Critics of the current American health insurance system, on both the left and the right, often lament the lack of transparent pricing for office visits and medical tests and procedures. Those on the left are likely to point out that hospitals and medical practices can and do overcharge in the absence of government cost controls, due to the relatively weak bargaining power of private insurance companies; while those on the right are likely to point out that when insurance covers nearly all medical expenses, consumers have little incentive to pay attention to the costs they are incurring. Yet both sides may be surprised by the results of a recent survey examining patients’ attitudes toward asking about costs.
Released last week, the Altarum Instutute Survey of Consumer Health Care Opinions (Fall 2013) was conducted online and resulted in a sample size of 1,974, all of whom were aged 25–65 and had private insurance. On the question of whether respondents asked about what the personal cost of their visit would be, only 32% said that they did, while 68% said that they did not ask. This lack of asking about cost appears not to be based on having excellent insurance or being financially well-off: 33% of respondents said they would be “extremely concerned” about their ability to pay bills not covered by insurance, while 31% said they would be “somewhat concerned” and 25% “a little concerned.” Most survey respondents wouldn’t admit, at least, that they were hesitant to ask about cost because it made them uncomfortable: 43% said they were “very comfortable” asking about costs, while 38% said they were “somewhat comfortable.” Yet if respondents were, in fact, so comfortable asking, it is very strange that so few of them did.
According to the survey, younger people were more likely than older people both to ask about cost and to look for doctor or provider quality ratings. While 37% of respondents aged 25–34 asked about cost within the last 12 months, only 23% of those aged 55–64 did. On quality ratings, the difference was even more dramatic: 51% of respondents aged 25–34 said they looked for ratings within the last 12 months, while only 23% of those aged 55–64 did. Yet whether checking ratings had any impact on doctor choices is unclear: 79% of respondents reported using “opinions from friends or relatives” to select their doctor, and 32% used “online ratings of a doctor’s bedside manner or waiting time,” while only 27% used “online ratings from experts about clinical quality” and 16% used “information comparing the cost of care.” It appears that most patients care far more about comfort than they do about cost or effectiveness.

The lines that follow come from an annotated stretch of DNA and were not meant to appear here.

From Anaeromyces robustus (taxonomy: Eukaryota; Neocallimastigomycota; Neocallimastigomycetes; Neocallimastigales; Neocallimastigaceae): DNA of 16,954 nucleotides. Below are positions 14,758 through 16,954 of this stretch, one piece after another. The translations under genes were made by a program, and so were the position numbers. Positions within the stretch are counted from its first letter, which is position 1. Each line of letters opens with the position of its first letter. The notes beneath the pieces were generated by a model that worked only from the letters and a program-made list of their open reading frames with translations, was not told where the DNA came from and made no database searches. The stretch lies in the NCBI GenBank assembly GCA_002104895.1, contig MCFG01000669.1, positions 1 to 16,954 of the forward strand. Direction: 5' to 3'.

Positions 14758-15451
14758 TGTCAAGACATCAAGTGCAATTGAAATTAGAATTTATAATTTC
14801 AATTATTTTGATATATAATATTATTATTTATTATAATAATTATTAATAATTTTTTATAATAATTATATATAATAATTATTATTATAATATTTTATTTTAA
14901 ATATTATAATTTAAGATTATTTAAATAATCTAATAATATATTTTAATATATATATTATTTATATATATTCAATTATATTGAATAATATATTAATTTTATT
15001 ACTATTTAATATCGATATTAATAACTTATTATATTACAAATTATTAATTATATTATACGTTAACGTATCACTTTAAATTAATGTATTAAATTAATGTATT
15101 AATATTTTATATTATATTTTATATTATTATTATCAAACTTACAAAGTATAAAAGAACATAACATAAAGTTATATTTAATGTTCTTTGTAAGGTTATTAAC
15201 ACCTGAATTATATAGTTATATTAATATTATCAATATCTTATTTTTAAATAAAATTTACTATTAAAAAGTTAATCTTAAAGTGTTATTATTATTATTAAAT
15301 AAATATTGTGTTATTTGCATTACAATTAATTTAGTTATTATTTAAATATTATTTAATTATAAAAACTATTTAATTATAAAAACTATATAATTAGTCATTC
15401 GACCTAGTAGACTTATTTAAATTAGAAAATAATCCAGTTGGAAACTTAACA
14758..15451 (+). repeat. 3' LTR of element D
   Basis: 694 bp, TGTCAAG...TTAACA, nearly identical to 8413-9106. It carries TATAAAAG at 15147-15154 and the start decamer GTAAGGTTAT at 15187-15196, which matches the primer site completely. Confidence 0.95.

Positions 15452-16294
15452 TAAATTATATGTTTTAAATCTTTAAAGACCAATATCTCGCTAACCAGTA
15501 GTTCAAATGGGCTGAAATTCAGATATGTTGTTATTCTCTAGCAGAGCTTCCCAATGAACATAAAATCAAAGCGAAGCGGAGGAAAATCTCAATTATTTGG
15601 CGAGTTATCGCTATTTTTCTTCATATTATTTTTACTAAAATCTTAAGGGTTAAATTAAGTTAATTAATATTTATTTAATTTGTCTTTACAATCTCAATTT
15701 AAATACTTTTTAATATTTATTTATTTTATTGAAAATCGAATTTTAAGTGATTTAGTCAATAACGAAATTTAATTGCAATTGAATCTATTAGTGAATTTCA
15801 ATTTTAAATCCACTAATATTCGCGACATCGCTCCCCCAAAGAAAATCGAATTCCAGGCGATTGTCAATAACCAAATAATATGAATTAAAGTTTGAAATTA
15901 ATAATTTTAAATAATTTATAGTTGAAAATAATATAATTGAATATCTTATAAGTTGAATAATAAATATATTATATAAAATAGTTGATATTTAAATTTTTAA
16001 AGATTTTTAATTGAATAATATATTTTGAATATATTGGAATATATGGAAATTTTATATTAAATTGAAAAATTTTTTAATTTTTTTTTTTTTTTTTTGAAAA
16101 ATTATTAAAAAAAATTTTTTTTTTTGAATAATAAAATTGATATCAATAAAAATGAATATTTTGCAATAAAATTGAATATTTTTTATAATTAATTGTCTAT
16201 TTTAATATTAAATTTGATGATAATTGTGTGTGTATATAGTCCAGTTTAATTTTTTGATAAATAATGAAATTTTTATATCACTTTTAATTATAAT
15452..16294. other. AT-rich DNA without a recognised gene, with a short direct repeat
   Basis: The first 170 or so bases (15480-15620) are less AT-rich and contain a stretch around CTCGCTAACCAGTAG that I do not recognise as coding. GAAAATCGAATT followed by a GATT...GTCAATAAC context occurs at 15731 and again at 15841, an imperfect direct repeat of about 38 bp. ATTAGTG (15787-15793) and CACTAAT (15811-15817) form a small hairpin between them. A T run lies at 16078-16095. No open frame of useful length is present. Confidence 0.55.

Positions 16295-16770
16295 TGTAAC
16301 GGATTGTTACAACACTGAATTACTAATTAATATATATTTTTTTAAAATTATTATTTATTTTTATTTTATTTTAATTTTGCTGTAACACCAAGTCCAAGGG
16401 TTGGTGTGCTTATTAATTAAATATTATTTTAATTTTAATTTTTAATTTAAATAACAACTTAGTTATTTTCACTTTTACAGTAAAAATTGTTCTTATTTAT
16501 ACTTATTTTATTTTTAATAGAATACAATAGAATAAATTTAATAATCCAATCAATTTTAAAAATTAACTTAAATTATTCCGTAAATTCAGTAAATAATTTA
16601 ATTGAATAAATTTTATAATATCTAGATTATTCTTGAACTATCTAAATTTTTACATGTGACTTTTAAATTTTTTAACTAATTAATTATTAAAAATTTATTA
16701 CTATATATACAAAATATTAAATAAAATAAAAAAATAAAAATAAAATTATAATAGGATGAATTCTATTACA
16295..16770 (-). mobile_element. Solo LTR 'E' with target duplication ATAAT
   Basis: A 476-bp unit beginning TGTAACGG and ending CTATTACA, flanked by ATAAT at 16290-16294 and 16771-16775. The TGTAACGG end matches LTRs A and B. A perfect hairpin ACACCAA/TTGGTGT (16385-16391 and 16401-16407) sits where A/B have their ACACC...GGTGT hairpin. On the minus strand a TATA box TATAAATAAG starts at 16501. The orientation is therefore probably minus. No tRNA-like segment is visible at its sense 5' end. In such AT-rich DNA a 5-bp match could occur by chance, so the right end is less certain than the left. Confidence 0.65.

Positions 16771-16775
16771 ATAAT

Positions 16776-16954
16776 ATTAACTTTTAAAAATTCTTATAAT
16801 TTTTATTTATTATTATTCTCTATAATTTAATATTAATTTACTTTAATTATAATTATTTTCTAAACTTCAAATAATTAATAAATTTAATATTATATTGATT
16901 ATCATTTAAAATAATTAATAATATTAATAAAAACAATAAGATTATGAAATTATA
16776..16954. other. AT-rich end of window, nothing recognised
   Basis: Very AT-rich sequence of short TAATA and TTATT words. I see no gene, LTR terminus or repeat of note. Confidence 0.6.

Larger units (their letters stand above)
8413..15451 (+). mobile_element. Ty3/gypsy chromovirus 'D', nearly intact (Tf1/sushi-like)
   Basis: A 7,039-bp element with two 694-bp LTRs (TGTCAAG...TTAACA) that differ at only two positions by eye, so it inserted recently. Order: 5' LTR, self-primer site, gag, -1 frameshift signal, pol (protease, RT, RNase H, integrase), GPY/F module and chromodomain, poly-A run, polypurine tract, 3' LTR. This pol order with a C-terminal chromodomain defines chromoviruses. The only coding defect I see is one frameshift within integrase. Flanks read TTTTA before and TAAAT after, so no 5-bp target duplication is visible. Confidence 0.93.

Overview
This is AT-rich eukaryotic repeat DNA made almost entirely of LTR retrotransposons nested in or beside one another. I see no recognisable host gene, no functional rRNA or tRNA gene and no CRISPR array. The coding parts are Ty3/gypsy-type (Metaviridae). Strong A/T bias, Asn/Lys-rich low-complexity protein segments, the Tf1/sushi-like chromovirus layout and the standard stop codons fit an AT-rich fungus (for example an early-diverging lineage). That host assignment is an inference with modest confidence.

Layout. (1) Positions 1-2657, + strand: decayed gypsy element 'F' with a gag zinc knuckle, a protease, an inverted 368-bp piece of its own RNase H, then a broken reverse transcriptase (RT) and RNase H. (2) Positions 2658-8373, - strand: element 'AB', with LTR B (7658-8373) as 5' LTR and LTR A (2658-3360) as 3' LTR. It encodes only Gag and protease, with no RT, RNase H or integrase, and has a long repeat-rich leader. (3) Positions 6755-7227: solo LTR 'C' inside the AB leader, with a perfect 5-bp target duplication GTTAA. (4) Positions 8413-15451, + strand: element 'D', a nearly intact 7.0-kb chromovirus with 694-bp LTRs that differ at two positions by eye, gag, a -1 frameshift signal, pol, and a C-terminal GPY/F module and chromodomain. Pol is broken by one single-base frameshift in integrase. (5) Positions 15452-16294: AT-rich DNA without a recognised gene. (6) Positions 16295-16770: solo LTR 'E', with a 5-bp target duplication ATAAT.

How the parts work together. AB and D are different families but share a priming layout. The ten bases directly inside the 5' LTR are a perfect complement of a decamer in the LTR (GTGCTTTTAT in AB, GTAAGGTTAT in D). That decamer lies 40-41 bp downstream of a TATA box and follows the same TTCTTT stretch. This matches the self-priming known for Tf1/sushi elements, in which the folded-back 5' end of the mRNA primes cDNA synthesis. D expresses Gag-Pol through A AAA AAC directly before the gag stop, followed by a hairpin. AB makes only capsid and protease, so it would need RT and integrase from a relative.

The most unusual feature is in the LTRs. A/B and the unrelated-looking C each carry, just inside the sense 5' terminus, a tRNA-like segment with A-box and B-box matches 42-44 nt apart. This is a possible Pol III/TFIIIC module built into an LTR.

Why do you think so few people ask about the cost of care ahead of time — do most people care far more about other aspects of the hospital or office visit, or is it still widely considered taboo to ask about cost? Does pride, or a desire not to seem financially insecure, play a role? Have you ever asked about the cost of a visit or procedure ahead of time? If not, why not? Can medical costs be brought under control even if patients aren’t willing to ask about prices or shop around? Leave a comment below!
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